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At the May meeting of the Colorado Mountain College Board of Trustees, college staff presented a draft 2019-20 budget for a first reading. The balanced general fund budget includes an overall increase in operating expenses of 3.5 percent, in line with annual inflation, and $74,297,009 in revenues.

Trustees heard that college leadership remains committed to ensuring that the college’s overall operating budget grows at a rate near inflation while the college remains a highly competitive employer.  All full-time and part-time faculty and staff are slated to receive the same 3.5 percent increase in their wages, though the buying power of this increase will be somewhat minimized for many due to mandatory increases in individual contributions to the state’s retirement program.

By end of the day Thursday, May 23, the draft budget will be available for public review at every CMC location and at coloradomtn.edu.

Trustees unanimously set the board of trustees’ budget for 2019-20, accepted quarterly financials and received sabbatical reports from the fall term. They also heard updates about the college’s master plan for information technologies and cybersecurity, and a renewed partnership with the University of Denver.

They also voted unanimously to approve:

  • A site plan for the Bear Park Permaculture Center at CMC Steamboat Springs
  • The naming of the Steamboat campus’s observatory dome
  • A one-year, $1 lease of the college’s Chaffee County Academic Center in Buena Vista, by the Buena Vista School District, enabling that school district to expand its use of the building from the current 50 percent to the entire building, all for district-sponsored early childhood education. The college will continue to offer courses in Buena Vista and Salida, at alternative sites.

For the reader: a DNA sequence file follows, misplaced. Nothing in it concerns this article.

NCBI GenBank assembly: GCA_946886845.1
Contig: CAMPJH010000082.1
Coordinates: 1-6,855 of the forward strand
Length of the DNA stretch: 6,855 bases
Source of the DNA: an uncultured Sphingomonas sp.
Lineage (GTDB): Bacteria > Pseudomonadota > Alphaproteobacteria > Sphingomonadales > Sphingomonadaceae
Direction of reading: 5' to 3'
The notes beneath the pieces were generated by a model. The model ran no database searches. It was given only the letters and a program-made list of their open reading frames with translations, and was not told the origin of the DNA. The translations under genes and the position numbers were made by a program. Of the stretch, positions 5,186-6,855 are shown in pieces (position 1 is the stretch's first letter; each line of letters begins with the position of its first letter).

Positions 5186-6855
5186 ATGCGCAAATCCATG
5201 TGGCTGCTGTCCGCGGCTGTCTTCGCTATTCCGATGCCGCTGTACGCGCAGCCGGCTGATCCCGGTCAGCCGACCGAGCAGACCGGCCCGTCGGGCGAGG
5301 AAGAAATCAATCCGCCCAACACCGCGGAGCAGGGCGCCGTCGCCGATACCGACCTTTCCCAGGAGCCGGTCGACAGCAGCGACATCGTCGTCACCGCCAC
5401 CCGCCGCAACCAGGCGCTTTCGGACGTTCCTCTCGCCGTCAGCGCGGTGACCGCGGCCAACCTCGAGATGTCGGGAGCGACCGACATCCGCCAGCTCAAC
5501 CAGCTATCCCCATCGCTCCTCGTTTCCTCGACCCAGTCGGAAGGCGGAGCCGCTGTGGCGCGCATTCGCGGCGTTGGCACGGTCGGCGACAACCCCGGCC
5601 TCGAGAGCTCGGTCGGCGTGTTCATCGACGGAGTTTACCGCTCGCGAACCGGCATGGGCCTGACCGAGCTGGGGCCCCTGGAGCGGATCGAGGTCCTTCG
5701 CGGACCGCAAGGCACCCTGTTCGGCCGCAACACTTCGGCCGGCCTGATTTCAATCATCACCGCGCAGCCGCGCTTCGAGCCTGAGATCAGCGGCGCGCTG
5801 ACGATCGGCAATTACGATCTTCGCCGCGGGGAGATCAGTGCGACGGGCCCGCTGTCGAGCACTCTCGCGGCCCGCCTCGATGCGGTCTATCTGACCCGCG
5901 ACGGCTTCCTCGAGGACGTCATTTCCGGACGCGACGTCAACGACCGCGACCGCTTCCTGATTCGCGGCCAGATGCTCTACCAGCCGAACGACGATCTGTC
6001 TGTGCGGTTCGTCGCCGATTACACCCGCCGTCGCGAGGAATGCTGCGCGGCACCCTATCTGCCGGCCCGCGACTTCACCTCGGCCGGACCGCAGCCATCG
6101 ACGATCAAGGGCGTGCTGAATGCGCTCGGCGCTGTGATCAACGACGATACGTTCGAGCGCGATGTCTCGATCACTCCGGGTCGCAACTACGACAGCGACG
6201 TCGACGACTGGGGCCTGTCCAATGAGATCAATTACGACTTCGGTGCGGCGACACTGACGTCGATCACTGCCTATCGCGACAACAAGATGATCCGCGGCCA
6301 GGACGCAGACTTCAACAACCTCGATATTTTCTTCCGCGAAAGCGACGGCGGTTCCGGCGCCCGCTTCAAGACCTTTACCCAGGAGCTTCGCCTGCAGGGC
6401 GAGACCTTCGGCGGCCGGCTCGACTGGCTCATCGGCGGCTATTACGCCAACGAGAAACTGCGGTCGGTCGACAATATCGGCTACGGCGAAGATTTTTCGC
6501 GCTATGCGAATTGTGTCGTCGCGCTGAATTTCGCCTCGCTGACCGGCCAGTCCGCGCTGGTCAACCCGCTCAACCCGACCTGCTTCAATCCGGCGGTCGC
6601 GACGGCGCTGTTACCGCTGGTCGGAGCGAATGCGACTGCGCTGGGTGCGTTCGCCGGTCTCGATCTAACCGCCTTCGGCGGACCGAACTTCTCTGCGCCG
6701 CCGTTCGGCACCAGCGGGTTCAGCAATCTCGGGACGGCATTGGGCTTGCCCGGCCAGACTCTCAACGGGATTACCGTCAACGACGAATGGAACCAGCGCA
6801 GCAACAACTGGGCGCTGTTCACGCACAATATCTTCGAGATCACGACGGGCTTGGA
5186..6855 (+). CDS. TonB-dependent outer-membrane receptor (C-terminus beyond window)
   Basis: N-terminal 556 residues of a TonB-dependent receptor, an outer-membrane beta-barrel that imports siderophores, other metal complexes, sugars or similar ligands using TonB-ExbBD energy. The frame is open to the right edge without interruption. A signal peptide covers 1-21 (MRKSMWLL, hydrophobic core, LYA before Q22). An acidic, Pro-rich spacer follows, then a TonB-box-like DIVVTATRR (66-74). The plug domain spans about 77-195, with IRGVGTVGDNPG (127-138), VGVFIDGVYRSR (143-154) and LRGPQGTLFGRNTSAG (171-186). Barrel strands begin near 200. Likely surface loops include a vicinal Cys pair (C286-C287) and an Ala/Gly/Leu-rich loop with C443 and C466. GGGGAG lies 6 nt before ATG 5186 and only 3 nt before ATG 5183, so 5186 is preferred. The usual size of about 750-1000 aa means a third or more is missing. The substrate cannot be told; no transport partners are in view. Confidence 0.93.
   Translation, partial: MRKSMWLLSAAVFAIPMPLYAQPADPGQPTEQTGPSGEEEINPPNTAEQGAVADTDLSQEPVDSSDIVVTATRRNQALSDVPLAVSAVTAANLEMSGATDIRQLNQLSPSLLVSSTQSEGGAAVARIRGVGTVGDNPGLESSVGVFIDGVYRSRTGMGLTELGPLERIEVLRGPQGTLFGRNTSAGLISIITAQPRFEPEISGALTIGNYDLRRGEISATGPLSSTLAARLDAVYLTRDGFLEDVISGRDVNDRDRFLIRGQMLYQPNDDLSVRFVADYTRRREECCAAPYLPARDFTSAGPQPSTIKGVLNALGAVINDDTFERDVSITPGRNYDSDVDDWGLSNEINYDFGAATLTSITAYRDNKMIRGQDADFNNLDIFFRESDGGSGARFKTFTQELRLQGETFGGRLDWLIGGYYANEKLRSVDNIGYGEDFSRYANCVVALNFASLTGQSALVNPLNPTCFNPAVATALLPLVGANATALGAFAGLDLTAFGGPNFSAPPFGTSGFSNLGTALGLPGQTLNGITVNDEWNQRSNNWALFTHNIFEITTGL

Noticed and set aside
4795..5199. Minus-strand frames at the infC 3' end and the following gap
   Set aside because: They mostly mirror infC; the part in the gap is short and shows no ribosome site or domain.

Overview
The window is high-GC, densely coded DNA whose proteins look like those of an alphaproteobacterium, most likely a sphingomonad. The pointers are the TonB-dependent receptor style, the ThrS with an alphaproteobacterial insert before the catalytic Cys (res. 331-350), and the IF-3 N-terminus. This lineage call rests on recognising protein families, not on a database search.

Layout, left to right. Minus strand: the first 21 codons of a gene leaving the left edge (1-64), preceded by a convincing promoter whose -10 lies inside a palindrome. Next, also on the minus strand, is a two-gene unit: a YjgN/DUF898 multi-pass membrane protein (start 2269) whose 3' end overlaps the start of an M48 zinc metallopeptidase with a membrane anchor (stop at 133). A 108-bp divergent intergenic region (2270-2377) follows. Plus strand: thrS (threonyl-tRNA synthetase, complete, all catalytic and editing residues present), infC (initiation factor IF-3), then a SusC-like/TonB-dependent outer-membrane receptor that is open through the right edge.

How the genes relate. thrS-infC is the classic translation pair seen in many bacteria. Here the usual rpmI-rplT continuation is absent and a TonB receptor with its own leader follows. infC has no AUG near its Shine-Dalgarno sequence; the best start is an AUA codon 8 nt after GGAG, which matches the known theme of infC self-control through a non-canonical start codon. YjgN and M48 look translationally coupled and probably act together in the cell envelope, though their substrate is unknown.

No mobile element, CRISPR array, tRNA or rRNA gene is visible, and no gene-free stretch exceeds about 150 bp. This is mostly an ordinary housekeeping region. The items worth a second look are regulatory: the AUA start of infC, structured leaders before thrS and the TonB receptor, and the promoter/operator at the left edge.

• A resolution reflecting the board’s commitment to major facility and programmatic improvements at CMC’s Aspen campus. This action follows several years of discussing and prioritizing capital projects across the college’s multi-campus system. As with any infrastructure project of this nature, trustees emphasized the need to meaningfully engage with local community members and businesses, collaborative partners, and others. To better address questions from some neighbors of the campus, the resolution was revised to emphasize that “the college will continue its practice of informing and consulting with Aspen neighborhoods and other local parties during planning activities” and will “identify and address local concerns whenever feasible.” College leadership, with the help of consultants, will work over the summer months to outline financing options, land use scenarios, additional listening and brainstorming sessions with local residents, partnership opportunities, and next steps in a capital campaign for discussion at the trustees’ Aug. 28 meeting at Spring Valley.
  • Formal acceptance of the resignation of Trustee and Board Treasurer Ken Brenner, who represented District Five (the Steamboat Springs School District). Brenner cited time conflicts in his resignation from the board. Pursuant to the requirements of state law, the trustees initiated a process to seek applicants to fill the seat temporarily until it is filled with an elected candidate in November. A notice of vacancy will be published and the trustees will interview and consider applicants at their next meeting in June. The board also elected Eagle County Trustee Chris Romer to fill the office of board treasurer and audit committee chair until December.
  • Trustees completed their annual evaluation of President Carrie Besnette Hauser, as is required by board policy. Citing enthusiastic support for the direction of the college and its very strong performance over the past year, the trustees unanimously authorized a one-time, non-base-building bonus of 5 percent to Hauser.